Proof: Constant Contact polled people on why they unsubscribe from emails: 56% said because the content isn't relevant, 51% said because it wasn't what they expected.
To be balanced, though, MailChimp found that segmenting email lists actually increased unsubscribes. It usually wasn't by much—from anywhere between 0.071% and 0.986%—but the data was clear. Here's what the email giant had to say about the surprising results:
"We’re baffled as to why more people would unsubscribe from seemingly more relevant campaigns. We have some theories: Maybe the segmented campaigns were sent in addition to normal batch-and-blast campaigns, which resulted in annoying duplicate messages, or maybe the content was just too specific."
5. Avoid Spam Filters
An email never delivered is just as worthless as one never sent. And it's surprisingly easy to land in a junk folder: Email intelligence company Return Path estimated that 7.56% of emails in the U.S. hit spam filters. Legitimate companies face email deliverability issues every day—we're not just talking about Nigerian princes here.
Many senders hit spam filters because they send irrelevant content too often and to unengaged recipients. Using list segmentation, you can send personalized content that's less likely to annoy customers.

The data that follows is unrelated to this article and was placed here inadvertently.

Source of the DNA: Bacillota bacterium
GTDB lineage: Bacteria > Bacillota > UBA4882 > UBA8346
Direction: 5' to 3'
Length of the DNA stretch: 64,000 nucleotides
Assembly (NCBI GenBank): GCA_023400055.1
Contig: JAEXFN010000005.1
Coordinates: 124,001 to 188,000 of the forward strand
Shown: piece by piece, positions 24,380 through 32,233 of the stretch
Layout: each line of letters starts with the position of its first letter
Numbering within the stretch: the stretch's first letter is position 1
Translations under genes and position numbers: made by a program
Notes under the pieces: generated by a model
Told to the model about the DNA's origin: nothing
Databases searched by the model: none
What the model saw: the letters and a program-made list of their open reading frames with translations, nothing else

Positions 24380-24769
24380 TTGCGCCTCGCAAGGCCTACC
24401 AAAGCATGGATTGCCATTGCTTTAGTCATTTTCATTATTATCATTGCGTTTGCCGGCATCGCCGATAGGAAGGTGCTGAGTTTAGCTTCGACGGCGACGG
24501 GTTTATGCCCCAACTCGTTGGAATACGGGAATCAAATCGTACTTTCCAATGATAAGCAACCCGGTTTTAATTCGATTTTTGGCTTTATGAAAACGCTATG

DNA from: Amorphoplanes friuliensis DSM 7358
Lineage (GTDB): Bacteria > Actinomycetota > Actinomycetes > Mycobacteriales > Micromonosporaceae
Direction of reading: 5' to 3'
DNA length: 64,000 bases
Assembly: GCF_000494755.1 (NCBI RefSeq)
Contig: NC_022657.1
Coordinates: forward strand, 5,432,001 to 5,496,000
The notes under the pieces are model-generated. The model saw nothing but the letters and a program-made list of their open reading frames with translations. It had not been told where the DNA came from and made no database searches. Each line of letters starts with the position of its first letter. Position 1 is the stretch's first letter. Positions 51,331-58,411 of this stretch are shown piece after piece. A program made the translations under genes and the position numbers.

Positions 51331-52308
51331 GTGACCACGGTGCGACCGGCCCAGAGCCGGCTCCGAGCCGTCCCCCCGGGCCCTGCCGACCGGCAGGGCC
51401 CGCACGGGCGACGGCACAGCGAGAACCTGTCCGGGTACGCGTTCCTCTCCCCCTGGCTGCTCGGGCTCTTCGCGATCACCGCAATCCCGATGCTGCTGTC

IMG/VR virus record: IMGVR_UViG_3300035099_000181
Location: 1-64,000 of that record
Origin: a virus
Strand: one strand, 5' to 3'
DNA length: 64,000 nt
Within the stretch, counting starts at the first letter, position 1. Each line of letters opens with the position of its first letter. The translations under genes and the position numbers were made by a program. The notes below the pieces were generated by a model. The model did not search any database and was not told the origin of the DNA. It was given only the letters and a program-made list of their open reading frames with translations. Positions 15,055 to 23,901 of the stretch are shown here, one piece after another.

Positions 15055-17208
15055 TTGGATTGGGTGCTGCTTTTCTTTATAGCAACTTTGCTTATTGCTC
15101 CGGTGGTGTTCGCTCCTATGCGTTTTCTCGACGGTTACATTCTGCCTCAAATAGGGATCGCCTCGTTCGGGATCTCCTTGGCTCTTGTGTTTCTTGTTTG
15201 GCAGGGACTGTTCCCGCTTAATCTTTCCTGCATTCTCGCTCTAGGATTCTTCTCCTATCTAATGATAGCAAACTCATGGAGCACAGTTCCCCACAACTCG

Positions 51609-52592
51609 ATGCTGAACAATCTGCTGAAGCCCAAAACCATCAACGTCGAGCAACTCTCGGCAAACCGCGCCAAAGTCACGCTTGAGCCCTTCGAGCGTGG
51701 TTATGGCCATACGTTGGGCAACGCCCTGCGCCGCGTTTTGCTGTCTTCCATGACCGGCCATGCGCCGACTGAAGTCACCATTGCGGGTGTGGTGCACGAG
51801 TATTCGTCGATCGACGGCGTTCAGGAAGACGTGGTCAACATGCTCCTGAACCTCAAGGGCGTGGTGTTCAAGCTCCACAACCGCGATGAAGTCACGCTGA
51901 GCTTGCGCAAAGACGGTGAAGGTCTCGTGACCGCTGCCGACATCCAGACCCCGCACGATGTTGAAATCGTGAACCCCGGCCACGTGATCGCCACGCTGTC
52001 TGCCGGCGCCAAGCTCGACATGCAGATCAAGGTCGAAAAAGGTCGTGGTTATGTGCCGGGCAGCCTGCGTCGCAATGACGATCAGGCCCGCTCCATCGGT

Proof: The team at OpenMoves segmented one client's email list into two groups: people who had and had not clicked on a campaign. They sent an email to the clickers, and nothing to the non-clickers. The results: deliverability improved from 90% to 95% instantly, helping them avoid spam blacklists.
Spam: Want to triple check that you're doing everything possible to avoid spam filters? Read up on Mailchimp's best practices for email deliverability, and the FTC's rules governing spam and the associated penalties.
6. Increase General Customer Happiness
Nobody likes generic emails; they're lazy, unhelpful, and a waste of inbox space. So by segmenting your email sends, you're saving your customer time and helping them discover products they'll love. And remember: a happy customer is a return customer.
Proof: The smile on your customer's face :-D
Leveraging Data for Effective List Segmentation
There are no hard-and-fast rules about what information you can and can't use for list segmentation. Really, any data that ties back to a specific email address could be a segment. Every company knows different things about their users based on the products that they offer—for example, at Zapier we know if someone manages their to-do list with Trello versus Google Tasks—but here are a few segment ideas to get you started.